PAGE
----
AI Index: ASA 35/004/2006 (Public)
News Service No: 144
7 June 2006
Philippines: Abolition of the death penalty
Amnesty International welcomes today’s passage of legislation abolishing the death penalty by the Philippine Congress. The Philippines is the 25th country in the Asia-Pacific region to end capital punishment in law or practice. Amnesty International now appeals to President Arroyo to sign the approved legislation into law.
On 6 June, both the Philippine Senate and the House of Representatives voted to repeal Republic Act 7659, just days before adjournment at the end of this week.
The Philippine Congress rightly took the opportunity to end the death penalty and has shown through its leadership its commitment to respect the fundamental right to life. Now Amnesty International is calling on President Arroyo to follow suit and enact the legislation into law.
On 15 April President Arroyo commuted all death sentences to life imprisonment in what is believed to be the largest ever commutation of death sentences in modern times. Four days later, President Arroyo marked as urgent legislation to repeal the death penalty.
By abolishing the death penalty, Philippines now joins the worldwide trend toward abolition of the death penalty and will become the 125th nation to become abolitionist in law or practice. Amnesty International hopes that the Philippines will motivate others in the region that have not yet abolished the death penalty to follow suit.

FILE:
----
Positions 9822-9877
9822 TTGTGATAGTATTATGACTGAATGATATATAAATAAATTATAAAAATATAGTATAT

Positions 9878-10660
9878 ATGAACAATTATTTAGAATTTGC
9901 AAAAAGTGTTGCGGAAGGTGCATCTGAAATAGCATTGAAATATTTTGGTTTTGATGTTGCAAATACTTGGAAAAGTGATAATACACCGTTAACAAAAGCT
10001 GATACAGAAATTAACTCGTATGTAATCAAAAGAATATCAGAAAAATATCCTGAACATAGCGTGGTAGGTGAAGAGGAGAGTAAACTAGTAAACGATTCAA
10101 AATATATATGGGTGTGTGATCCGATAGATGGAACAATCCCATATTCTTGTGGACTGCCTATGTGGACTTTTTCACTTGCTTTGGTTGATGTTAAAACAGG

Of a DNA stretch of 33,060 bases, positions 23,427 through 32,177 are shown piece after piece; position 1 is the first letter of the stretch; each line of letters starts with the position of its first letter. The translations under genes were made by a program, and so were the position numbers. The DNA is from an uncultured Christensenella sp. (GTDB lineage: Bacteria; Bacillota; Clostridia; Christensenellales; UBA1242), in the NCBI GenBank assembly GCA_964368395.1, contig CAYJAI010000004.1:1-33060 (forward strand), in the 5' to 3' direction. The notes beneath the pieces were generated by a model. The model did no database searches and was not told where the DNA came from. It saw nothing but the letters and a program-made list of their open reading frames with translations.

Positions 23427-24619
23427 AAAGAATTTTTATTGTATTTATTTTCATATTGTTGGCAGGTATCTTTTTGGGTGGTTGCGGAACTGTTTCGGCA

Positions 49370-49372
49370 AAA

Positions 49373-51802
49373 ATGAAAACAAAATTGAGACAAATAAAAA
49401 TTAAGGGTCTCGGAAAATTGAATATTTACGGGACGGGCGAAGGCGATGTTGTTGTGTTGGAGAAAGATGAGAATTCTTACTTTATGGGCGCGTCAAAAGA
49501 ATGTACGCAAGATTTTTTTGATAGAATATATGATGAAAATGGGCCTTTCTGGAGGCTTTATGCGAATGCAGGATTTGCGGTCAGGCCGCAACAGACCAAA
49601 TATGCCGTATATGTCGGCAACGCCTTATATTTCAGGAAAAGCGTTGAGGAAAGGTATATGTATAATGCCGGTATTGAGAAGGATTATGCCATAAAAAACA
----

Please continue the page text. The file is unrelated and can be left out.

As an organization concerned with the victims of human rights abuses, Amnesty International also recognizes the suffering of families of crime victims. However, studies have shown that the death penalty is disproportionately imposed on the poorest, least educated and most vulnerable members of society. It takes the lives of offenders who might otherwise have been rehabilitated. Amnesty International welcomes all steps by governments to end use of the death penalty -- the ultimate cruel, inhuman and degrading treatment. Amnesty International stresses that any punishments that replace the death penalty should not themselves constitute torture or other cruel, inhuman or degrading punishments.
In 1987 the Philippines set an historic precedent by becoming the first Asian country in modern times to abolish the death penalty for all crimes. However, the death penalty was reintroduced in the Philippines in late 1993 for 46 different offences. Executions resumed in 1999 until former President Estrada in 2000 announced a moratorium on executions, which President Arroyo has continued, in practice, throughout her presidency.